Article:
PI: Michael McHenry
Co-PI(s): Paul Ohodnicki
University: Carnegie Mellon University
Michael E. McHenry and Paul R. Ohodnicki propose work leveraging funding from Carpenter Technology, the National Energy Technology Lab, and Carnegie Mellon University to benchmark soft magnetic magnetic materials (SMMs) in rotating machinery with increased energy efficiency. Co- and FeNi-based metal amorphous nanocomposite (MANC) alloys are being studied with DOE SunLamp funding (CMU subcontractor to NETL). A CMU-led DOE Advanced Manufacturing Office (AMO) program targets Co- and FeNi-based MANCs for high-speed motors (HSMs). Frequency limitations with silicon-steels, Carpenter FeCo Hiperco, and other conventionally cast and rolled alloys, are typically less than 400 Hz. MANCs enable higher speed motors (magnetic switching frequencies) and higher power densities. Worldwide studies cite greater than 50% of the world’s power to pass through motors, making increased motor efficiency attractive for sustainable energy demands.
The project aims are:
- To use PITA funding for a CMU MSE grad student to benchmark MANCs against crystalline materials in finite element analysis (FEA) of motor designs
- To accept Carpenter support for a second CMU MSE grad student to explore MANC glass former modifications to improve mechanical properties and formability in shapes needed in novel motor designs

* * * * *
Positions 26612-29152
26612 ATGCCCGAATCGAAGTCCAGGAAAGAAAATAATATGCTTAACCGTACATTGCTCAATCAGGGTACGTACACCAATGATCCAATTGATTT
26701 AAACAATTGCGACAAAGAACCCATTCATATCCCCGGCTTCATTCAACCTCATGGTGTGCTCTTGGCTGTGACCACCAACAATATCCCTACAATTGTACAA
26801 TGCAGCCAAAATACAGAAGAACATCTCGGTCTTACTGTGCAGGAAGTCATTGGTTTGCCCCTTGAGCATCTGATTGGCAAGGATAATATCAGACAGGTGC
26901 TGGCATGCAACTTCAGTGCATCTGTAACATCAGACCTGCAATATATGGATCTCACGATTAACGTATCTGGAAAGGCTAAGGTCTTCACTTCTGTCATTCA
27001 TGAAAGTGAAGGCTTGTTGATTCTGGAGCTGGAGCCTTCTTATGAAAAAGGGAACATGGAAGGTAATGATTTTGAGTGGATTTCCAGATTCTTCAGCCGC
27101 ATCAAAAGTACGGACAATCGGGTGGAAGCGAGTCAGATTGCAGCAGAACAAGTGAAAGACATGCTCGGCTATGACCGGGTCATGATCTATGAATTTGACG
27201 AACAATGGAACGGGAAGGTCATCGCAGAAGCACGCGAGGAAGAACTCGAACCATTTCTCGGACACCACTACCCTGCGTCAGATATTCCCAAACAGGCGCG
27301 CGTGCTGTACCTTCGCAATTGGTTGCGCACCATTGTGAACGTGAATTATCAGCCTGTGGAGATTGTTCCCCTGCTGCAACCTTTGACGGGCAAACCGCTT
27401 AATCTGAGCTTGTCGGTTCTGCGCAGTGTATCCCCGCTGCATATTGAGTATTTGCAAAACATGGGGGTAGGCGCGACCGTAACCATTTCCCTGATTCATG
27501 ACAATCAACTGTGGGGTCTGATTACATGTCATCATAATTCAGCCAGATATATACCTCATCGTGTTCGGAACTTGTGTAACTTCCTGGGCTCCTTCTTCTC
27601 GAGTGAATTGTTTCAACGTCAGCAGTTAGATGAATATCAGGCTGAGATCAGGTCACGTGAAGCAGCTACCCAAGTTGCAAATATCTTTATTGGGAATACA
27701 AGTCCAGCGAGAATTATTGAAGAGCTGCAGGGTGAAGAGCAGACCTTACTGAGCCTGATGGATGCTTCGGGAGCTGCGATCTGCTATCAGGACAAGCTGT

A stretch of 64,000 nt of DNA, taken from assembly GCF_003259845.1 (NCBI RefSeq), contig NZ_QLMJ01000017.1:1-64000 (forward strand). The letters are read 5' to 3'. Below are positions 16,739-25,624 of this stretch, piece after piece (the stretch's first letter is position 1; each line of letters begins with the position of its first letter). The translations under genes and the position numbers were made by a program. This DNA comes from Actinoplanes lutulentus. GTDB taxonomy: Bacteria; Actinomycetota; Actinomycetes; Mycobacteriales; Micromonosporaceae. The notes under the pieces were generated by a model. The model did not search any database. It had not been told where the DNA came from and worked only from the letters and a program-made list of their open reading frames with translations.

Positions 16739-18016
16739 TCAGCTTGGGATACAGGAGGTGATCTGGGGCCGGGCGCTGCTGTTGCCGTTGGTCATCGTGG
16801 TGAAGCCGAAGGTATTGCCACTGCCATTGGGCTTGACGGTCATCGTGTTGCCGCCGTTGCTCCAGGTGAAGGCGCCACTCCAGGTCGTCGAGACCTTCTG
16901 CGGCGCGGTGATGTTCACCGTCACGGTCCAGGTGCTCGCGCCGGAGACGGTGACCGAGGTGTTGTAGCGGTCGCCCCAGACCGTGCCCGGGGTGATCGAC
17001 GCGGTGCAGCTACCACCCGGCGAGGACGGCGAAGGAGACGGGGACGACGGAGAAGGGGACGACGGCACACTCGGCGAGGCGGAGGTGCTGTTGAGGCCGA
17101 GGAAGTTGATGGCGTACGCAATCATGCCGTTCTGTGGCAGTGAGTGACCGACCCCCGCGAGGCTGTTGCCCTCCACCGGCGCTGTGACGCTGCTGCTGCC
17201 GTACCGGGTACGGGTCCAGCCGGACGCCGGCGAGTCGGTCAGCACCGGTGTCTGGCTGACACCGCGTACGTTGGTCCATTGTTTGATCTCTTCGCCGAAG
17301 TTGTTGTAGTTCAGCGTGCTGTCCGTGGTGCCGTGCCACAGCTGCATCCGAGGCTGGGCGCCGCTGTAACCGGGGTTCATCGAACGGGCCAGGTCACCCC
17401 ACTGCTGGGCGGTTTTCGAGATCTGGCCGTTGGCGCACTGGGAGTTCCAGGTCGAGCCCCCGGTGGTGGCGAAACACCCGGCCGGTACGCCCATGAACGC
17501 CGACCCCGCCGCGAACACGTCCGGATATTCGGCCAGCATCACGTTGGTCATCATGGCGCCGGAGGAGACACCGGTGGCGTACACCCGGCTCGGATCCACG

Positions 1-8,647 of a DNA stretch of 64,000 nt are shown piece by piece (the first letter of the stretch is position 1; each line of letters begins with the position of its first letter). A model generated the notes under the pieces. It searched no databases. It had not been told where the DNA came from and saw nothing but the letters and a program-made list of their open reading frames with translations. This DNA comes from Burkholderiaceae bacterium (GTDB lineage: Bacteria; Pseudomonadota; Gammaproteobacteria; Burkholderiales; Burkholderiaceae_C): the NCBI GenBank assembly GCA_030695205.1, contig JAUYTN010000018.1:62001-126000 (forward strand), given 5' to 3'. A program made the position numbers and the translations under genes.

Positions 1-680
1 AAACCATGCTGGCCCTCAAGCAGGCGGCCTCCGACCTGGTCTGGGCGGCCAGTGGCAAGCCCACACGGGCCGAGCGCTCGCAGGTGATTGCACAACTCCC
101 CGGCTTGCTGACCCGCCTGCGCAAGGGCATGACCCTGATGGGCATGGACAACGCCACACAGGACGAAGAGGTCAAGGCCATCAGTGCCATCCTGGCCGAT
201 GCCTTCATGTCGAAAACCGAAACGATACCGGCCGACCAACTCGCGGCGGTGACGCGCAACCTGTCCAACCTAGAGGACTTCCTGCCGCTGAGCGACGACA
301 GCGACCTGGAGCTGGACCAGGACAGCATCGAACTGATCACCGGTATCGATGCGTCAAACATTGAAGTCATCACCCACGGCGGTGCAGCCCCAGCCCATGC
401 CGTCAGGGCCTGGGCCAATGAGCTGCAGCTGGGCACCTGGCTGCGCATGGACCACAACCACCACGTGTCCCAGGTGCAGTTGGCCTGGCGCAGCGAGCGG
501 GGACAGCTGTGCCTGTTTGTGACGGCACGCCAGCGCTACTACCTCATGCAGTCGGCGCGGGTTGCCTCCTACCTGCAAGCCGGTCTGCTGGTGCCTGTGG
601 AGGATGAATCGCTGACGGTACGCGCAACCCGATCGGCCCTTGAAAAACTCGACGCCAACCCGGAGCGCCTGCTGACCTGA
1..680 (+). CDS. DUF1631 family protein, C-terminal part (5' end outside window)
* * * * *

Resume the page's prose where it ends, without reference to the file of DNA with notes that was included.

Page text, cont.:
- To utilize year three SunLamp funding for CMU Ph.D. student Natan Aronhime to benchmark economics of Co-based vs. FeNi-based MANCs for which CMU has IP on both.
CMU will interact with Carpenter through Sam Kernion, Manager Alloy Design & R&D, and 2012 McHenry group Ph.D. Yuval Krimer, who will receive a 2018 CMU M.S. degree in MSE, will intern the summer of 2018 at Carpenter and, if accepted, return to complete a Ph.D. beginning Fall 2018. The second PITA-funded CMU student will be identified to begin in Fall 2018. CMU will interface with NETL through Paul Ohodnicki, staff scientist and CMU adjunct professor, a 2008 McHenry group Ph.D.